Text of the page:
In The Lab, with Eric Martinez: How to Calculate How Many Calories to Consume

The information we are taught in school and through certification courses is extensive. We learn specific formulas in order for us to put them into best practice for our future clients. However, these formulas are not client centered and therefore, not exact. I’ve learned that those numbers are taught more as a guideline versus the “end all be all.” 

Let’s take the Resting Metabolic Rate Test (RMR) for example. There are three formulas that are thrown at us throughout the educational process:

Benedict Harries Formula

Lean Mass Time 11

Calculating Met Levels (for the day)

These formulas are great to get people started, but our metabolism is so erratic and unpredictable that we cannot solely rely on these numbers. Our habits, genes, and environment play a bigger influence than just our height and weight. 

Let’s review a recent case study: subject is a 30yr male, 67 inches tall, weighs 160lbs (130lbs of which is lean mass). Very active six days a week/for one hour a day.

Formula #1 The Benedict Harries Formula: 

88.362 + (13.397 x 72.72 kg of body weight) + (4.799 x 170.85 cm of height) – 5.677 x 30 age)

1,712 is the estimated RMR

Multiply that number by 1.55 (the activity factor) = 2,653.6

Formula #2 Lean mass equation:

130lbs (lean mass) x 11 = 1,430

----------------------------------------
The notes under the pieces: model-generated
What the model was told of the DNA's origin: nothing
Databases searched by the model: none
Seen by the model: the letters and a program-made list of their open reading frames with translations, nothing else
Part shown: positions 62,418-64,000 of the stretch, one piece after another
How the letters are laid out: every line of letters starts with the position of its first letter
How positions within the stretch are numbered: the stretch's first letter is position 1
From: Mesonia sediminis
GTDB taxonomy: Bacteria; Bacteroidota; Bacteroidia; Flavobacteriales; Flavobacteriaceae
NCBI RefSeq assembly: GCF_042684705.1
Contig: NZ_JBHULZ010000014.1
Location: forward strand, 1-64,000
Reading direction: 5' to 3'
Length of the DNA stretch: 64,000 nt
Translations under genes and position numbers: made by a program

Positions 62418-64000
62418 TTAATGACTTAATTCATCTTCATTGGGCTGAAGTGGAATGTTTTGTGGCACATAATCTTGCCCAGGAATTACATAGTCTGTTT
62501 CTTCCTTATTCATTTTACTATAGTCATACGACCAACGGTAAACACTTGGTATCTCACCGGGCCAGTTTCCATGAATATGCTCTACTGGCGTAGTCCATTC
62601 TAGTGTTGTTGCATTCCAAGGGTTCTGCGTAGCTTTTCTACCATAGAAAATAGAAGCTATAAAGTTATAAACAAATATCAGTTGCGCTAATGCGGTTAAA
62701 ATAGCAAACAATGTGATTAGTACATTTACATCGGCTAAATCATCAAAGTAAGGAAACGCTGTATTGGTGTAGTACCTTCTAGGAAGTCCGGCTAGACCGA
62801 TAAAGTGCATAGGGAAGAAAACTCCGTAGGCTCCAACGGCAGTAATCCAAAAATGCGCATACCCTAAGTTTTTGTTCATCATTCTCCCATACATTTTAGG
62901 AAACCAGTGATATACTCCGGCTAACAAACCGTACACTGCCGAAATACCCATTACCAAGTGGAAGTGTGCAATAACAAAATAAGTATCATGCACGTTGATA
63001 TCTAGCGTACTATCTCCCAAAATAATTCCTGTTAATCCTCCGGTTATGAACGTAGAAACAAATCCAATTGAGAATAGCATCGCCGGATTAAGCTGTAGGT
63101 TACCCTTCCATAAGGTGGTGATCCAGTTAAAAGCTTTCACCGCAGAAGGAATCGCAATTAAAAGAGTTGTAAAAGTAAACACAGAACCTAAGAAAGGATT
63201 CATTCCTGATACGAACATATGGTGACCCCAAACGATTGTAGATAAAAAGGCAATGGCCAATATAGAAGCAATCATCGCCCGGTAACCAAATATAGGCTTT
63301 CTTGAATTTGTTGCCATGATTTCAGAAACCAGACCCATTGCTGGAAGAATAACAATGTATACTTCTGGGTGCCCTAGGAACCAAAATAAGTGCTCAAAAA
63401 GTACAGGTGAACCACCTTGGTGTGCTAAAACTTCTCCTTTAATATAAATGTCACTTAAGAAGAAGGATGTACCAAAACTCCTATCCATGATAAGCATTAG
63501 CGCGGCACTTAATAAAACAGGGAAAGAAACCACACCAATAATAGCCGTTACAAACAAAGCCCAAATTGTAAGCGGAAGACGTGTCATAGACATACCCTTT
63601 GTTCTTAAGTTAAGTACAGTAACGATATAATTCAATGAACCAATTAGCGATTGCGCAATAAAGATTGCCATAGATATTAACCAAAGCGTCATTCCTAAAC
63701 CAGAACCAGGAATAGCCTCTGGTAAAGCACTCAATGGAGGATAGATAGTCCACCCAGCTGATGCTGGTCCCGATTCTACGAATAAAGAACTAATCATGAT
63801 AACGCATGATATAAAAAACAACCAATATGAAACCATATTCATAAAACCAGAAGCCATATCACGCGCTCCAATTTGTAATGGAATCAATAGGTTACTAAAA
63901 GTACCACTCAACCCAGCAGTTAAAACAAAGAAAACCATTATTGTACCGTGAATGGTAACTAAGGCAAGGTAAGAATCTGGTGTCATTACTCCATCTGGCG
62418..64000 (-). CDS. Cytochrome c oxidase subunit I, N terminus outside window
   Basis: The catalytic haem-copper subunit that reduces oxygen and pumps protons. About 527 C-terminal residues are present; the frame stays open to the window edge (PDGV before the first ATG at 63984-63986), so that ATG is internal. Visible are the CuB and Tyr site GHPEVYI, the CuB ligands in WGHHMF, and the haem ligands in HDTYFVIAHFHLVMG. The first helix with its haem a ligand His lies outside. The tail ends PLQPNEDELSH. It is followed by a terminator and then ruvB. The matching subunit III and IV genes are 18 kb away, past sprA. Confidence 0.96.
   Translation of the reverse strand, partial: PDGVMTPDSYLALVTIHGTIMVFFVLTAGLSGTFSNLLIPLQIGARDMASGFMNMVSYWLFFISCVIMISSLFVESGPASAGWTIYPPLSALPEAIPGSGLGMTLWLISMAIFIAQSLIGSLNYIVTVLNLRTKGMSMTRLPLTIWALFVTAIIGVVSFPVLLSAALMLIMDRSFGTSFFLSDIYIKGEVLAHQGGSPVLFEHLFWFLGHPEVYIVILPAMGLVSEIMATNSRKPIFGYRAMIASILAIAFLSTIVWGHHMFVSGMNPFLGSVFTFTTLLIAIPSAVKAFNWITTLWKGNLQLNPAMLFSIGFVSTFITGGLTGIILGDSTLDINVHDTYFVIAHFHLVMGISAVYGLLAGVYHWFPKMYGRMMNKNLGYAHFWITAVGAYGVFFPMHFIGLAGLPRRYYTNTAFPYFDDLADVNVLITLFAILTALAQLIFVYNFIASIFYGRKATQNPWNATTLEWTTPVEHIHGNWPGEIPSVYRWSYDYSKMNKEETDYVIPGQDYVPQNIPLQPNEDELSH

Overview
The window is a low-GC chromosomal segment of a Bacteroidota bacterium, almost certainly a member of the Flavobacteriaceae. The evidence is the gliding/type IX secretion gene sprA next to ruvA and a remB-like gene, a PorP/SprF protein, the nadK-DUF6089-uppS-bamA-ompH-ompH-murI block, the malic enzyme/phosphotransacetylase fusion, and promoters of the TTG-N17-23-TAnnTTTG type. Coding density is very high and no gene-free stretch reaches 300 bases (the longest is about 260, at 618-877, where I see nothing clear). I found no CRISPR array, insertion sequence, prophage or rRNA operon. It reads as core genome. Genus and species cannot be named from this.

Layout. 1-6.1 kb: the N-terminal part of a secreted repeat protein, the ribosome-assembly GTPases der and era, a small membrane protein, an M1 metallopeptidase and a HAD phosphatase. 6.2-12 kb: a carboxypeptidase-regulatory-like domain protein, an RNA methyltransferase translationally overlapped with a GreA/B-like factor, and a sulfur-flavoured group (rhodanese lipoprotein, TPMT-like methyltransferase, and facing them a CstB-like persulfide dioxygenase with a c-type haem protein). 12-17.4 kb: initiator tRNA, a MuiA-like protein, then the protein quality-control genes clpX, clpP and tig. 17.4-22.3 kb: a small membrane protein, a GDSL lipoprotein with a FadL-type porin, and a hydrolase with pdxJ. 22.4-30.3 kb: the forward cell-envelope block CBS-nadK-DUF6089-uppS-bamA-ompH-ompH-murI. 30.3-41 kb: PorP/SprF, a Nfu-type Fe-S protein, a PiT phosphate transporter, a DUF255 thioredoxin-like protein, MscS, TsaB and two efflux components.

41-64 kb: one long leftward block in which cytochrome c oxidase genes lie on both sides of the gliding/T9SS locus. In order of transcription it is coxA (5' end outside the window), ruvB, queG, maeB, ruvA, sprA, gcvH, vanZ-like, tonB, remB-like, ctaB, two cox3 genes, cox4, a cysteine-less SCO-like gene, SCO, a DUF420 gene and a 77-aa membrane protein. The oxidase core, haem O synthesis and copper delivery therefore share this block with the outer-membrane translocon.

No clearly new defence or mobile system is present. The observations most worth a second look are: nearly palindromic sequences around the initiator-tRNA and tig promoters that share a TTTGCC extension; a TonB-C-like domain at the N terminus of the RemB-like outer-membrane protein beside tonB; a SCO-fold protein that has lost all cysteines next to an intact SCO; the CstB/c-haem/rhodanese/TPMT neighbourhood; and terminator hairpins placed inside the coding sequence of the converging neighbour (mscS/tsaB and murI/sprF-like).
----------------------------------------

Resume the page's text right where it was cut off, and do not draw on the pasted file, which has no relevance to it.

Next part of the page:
Multiply that number by 1.55 (the activity factor) = 2,216.5

Formula #3 Met Levels: 

The Met formula is similar to the Benedict formula, but the activity factor is broken down by force produced in time. 

Met * 3.5 * (72.72 kg in body weight)/200= Kcal per minute

Weight lifting = 6 mets (time moving the weight) = 458.136 kcal/hr

Sleep/ rest = 1 met = 610kcal per 8 hrs

Estimated TDEE (Total Daily Energy Expenditure) 

3,657 kcal on active days

Actual metabolism using a indirect calorimetry: 

1,465kcal on rest days 

2,342kcal on active days

These formulas illustrate that our subject has been under-eating by 1,315 calories (3,657-2,342) which is the reason for his low metabolism – along with his high caffeine intake consumption. 

We see a big range of numbers that don’t equate to the actual person; this is due to us bending equations, times, and totals. These formulas forget that the client may not be moving for the entire duration, providing misleading information. 

The mets and time doing weight is not correct. For example, nobody is moving weight for an entire hour, there are rest periods and breaks – and those are not being accounted for.

Habitual habits create a shift in our metabolism, such as eating too little or taking excessive stimulates (which decreases our metabolism over time). 

Living in a certain condition for long periods of time such as, higher altitude training, has shown to increase the metabolism due to its efficiency and need of Oxygen.

Additional factors relating to our gut and blood chemistry health can also make a shift into our metabolism direction.

Until next time, 
Eric Martinez, Co-Founder and Clinical Performance Specialist

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